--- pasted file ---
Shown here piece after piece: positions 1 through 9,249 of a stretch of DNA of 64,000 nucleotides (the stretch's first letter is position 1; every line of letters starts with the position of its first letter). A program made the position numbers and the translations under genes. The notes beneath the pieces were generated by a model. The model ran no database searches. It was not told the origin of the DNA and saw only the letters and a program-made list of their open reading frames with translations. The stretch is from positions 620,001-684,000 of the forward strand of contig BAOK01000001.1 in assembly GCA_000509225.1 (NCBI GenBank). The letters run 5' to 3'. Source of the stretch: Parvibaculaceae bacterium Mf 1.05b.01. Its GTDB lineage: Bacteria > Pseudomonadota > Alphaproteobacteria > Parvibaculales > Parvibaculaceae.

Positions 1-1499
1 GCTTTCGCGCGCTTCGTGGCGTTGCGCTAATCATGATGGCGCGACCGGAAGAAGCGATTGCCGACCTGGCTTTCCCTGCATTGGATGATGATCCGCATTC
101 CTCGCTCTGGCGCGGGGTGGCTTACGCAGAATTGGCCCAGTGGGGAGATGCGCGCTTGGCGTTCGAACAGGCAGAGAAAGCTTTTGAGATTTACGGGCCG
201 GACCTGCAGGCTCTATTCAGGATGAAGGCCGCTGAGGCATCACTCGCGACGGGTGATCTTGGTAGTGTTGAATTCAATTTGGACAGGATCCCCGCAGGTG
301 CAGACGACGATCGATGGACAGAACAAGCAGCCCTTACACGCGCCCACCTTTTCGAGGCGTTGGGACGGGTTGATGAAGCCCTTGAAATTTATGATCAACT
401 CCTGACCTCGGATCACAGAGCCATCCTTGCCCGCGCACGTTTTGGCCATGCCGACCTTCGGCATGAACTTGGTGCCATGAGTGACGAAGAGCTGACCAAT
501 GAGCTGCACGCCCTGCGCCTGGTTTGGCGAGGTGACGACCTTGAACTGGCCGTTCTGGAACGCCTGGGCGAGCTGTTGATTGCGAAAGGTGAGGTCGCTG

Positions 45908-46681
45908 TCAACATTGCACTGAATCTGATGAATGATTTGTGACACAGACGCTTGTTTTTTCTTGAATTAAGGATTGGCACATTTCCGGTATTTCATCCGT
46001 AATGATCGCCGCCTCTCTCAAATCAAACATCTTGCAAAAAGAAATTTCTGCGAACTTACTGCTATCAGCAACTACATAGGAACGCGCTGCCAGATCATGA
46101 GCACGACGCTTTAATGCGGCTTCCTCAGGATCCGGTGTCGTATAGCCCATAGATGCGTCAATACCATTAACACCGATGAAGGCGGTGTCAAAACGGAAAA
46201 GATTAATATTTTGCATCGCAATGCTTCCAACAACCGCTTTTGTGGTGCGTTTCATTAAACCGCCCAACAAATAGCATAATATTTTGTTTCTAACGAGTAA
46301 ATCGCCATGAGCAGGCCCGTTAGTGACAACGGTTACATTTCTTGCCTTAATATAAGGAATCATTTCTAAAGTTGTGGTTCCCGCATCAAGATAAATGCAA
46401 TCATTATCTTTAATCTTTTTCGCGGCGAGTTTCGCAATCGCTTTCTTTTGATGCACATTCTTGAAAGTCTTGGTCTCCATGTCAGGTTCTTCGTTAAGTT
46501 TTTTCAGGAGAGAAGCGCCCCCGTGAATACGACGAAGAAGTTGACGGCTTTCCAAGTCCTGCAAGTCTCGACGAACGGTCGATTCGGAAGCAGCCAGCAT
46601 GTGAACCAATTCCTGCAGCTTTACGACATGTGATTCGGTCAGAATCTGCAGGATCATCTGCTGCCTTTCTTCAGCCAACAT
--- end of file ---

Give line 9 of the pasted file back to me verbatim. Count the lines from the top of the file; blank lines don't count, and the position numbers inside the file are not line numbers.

Positions 45908-46681